Interactive Web: Personal Web Publishing and the Future
This article is a pretty good summary of the capabilities and the trends inherent in the current weblog and content syndication movements. Worthy of note is the FOAF (Friend of a Friend) system, which carries endorsements of identity forward through the network. The slogan, "the network is the community" will come to the fore especially in the next couple of years as individuals and entities define themselves through their real and virtual attachments. Worth a read. By Seyed Razavi , Monkey X Hairy Thoughts, January 10, 2003 [Refer][Research][Reflect]

A Group Is Its Own Worst Enemy
A large group is its own worst enemy. This is the paradox of social software, one we've seen over and over again from online games (or MUDs) to community bulletin boards. Which means three things: first, an online community - any online community - must be managed. You cannot separate the social from the technical. Second, social networks have a core group - members - that matter more than casual users. And third, this group's rights sometimes trump individual rights. Consequently, an online community needs to create handles users can invest in and use to create an identity. You need to establish barriers to participation. And you need to create ways to subdivide the group, to "save it from scale." All this seems right to me... but ah, the implementation. By Clay Shirkey, Clay Shirky's Writings About the Internet, July 1, 2003 [Refer][Research][Reflect]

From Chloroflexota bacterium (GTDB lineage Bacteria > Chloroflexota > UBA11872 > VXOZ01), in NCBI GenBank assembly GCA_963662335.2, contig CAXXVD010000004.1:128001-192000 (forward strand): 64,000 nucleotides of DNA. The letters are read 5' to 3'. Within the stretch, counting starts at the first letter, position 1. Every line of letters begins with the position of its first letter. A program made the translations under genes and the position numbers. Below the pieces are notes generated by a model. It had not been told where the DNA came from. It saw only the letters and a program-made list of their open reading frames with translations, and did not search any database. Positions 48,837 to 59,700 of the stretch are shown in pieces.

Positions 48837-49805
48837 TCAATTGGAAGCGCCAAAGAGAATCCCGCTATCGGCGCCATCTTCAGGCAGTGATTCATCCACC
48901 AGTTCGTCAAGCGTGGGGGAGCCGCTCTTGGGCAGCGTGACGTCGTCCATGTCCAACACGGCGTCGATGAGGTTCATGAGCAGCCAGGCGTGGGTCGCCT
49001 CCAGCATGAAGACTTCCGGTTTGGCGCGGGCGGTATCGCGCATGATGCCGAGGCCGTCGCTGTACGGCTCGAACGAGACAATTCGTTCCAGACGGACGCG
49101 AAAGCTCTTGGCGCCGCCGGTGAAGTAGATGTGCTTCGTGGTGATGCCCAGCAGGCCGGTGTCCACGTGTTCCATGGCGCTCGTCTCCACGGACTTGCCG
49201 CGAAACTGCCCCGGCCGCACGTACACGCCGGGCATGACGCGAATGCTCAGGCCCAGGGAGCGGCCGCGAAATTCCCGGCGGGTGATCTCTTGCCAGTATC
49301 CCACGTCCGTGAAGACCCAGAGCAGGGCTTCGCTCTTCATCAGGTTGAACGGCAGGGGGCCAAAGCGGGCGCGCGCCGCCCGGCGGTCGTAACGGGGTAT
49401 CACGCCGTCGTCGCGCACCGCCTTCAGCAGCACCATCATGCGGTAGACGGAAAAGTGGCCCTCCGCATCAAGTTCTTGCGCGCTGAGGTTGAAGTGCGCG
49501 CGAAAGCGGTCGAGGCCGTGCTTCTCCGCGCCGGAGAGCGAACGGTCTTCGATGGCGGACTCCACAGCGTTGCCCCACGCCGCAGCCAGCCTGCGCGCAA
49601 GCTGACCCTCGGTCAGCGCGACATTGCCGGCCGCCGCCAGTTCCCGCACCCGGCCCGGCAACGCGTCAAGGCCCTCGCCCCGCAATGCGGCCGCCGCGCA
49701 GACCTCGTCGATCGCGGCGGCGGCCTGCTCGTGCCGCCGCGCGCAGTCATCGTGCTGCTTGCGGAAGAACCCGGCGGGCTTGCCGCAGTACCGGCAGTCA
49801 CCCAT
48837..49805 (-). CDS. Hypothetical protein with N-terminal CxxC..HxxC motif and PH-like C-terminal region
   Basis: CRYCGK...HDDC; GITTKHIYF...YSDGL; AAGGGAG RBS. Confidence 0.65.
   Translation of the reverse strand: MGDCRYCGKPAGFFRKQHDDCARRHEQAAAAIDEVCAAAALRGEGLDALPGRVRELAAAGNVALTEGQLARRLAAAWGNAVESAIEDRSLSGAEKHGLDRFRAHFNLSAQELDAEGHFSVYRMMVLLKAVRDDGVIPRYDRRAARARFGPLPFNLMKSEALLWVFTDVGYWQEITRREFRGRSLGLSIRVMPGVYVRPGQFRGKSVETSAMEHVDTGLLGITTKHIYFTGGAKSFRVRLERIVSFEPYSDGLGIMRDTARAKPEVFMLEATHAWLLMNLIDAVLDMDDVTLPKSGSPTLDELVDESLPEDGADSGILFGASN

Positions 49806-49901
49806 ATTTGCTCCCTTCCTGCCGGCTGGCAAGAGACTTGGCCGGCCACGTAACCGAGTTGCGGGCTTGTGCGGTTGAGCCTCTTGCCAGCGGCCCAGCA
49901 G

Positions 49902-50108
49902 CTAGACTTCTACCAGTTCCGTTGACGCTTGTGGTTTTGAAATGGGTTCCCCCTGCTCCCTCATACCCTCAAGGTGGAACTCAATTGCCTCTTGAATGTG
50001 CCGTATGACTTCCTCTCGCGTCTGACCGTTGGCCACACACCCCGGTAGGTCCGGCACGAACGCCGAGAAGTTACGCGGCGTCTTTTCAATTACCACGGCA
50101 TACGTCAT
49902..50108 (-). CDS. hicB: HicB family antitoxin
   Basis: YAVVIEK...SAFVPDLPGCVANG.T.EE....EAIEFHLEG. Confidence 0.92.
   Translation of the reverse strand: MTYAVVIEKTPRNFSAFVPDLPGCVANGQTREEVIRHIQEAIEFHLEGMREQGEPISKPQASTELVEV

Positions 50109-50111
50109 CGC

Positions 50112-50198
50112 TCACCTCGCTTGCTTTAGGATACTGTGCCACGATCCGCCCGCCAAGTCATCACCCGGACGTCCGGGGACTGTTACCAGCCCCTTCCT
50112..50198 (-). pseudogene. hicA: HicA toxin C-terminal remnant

Giving Sharers Ears Without Faces
This - and not portable user logins, such as are instantiated in Shibboleth or Passport - is the wave of the future. After all, we do not sign in when we buy a coffee at a local 7-Eleven. Why should we give out our identity when we purchase, or otherwise access, something of even lower value, like a song? Digital rights developers need to think about this long and hard: that user mistrust of content providers runs even more deeply (especially after the recent spate of lawsuits) than the providers' distrust of users, and any DRM system will have to take this into account, protecting the user's privacy and identity. By Xeni Jardin, Wired News, July 1, 2003 [Refer][Research][Reflect]

OpenContent is Officially Closed
David Wiley has shut down the OpenContent project, carrying his efforts toward that end into his new role as the director of educational licenses for the Creative Commons project. While I congratulate Wiley and wish him all the best, it seems prudent at this point to sound a cautionary note about the process through which he was appointed - with no nomination process or apparent vote - to the position. Process matters, the evidence of which is that the decision of one person could suddenly and without notice shut down the five year old OpenContent project. By David Wiley, Open Content, July 1, 2003 [Refer][Research][Reflect]

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Copyright 2003 Stephen Downes